To quote Steven Speilberg, “When I’m on an ‘Indy’ movie, I’m watching Indiana Jones and not the horse he is riding. Now I am faced with the challenge of making a movie where I had to watch the horse, and at the same time compel the audience to watch it along with me. My attention had to be focused on what the horse was doing and understand its feelings. It was a whole new experience for me.”
The main character is Joey, the horse, and 14 different horses were used to portray him: two foals, four colts, and eight adults. There was a special make-up team to dye their coats and markings to ensure continuity. As many as 280 horses were used in a single scene. A farrier was on set at all times to replace horseshoes sucked off in the mud during filming. Equine artist Ali Bannister was responsible for the “hair and make-up” of the horses.
Working with horses on this scale was a new experience for Spielberg: “The horses were an extraordinary experience for me, because several members of my family ride. I was really amazed at how expressive horses are and how much they can show what they’re really feeling.” The pre-production period allowed only three months to train the horses before shooting began.
One scene in particular where the British cavalry charged the German machine gun lines, was intense for lead actor Jeremy Irvine (Albert Narracott), starring in his first film role. The scene included hundreds of extras and 130 horses. Irvine explained: “It’s the weapons of the old war, men on horses, meeting the absolute destructive tools of mass slaughter. There was this line of machine guns and there’s this wall of lead coming out of these guns. There were real explosions at my feet, bodies flying through the air, stuntmen getting shot at. It was terrifying: the smoke and smell and the taste of the guns firing. It’s not difficult to act scared in that situation. There’s no doubt this was deliberate, not only to have the film look great, but to have that effect on the actors. It was an eye-opening scene.”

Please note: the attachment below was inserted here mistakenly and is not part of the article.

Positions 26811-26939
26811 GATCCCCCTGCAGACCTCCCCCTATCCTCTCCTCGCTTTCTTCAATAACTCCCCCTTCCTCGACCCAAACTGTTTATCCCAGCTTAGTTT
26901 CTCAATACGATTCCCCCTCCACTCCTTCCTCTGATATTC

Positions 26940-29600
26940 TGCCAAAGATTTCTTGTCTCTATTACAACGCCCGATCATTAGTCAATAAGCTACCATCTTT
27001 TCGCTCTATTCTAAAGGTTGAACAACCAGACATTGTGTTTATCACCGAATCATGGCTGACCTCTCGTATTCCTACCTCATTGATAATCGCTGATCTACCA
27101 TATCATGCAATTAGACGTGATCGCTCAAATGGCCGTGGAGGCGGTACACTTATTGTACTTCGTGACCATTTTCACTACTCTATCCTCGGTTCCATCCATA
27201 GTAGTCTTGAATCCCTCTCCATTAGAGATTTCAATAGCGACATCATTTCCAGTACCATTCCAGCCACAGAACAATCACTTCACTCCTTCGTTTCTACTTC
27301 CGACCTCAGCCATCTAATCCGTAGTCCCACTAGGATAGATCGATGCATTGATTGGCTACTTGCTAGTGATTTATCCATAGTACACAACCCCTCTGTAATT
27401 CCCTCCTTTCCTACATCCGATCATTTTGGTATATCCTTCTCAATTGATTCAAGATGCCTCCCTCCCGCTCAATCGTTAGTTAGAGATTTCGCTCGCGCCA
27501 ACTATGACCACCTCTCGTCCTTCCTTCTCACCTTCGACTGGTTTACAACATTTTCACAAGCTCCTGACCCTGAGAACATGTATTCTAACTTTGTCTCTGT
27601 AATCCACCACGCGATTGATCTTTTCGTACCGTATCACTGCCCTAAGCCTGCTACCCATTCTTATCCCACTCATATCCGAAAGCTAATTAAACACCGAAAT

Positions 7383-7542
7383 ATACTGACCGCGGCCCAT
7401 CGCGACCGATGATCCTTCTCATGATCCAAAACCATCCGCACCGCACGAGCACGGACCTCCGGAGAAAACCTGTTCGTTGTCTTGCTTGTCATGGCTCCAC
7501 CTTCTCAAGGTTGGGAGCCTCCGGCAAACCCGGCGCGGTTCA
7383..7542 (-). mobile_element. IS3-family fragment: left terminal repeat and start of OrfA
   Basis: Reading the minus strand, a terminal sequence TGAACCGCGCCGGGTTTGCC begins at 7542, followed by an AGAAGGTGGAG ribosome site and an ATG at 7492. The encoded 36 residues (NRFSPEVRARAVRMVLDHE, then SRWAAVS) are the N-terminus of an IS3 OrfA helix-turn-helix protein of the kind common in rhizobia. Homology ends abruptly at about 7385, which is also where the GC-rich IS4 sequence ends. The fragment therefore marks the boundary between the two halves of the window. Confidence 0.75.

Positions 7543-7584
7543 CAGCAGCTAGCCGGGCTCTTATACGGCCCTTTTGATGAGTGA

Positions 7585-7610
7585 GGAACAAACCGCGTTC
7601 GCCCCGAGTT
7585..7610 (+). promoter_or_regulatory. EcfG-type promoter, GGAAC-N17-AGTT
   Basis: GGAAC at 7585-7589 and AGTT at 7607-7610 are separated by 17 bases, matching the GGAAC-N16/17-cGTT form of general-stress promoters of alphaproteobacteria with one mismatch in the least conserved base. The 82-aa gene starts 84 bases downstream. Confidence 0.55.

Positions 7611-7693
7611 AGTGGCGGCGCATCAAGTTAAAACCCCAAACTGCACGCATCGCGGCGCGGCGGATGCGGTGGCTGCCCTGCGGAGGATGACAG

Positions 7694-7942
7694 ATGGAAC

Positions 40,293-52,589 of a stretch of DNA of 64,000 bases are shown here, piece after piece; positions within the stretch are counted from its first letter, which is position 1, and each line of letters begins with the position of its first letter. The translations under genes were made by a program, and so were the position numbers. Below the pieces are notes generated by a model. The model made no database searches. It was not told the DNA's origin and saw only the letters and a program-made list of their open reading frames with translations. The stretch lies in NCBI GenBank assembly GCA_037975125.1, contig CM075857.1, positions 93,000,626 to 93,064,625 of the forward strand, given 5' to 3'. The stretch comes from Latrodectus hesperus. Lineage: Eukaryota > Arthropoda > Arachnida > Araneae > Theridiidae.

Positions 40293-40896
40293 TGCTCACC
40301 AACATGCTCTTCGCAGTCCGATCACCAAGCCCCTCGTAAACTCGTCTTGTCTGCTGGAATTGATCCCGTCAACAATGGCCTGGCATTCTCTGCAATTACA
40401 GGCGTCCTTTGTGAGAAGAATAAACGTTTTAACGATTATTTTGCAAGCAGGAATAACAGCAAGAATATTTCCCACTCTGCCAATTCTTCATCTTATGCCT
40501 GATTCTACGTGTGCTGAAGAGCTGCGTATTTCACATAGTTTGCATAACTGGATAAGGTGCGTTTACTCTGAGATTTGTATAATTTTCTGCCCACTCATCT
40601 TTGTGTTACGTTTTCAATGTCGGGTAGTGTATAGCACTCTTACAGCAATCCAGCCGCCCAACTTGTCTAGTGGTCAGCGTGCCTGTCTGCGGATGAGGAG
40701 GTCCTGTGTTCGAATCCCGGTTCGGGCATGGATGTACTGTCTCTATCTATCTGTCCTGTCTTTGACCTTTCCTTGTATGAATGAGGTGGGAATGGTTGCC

Emily Watson who plays Albert’s mother (Rose Narracott) was quoted as saying, “The Michael Morpurgo book is Black Beauty Goes to War. So, if you’re English, two of the most emotive subjects you could touch on are Black Beauty and the First World War. The crew was constantly in tears, as there were war memorials and everybody had a story in their family … for English people everyone was touched by that war.”
On the set, Spielberg would arrive in the morning and say, “I couldn’t sleep last night. I was worrying about this shot!” Emily Watson praised his approach: “It was intimate, passionate, and about the acting. Every single priority that as an actor you would want to be there was there. It was great! He’s human and he’s still working in an impassioned way, like a 21-year-old, trying to make the best out of everything.”
Do not miss War Horse, and stay tuned for our post-production, “It’s a Wrap” installment.
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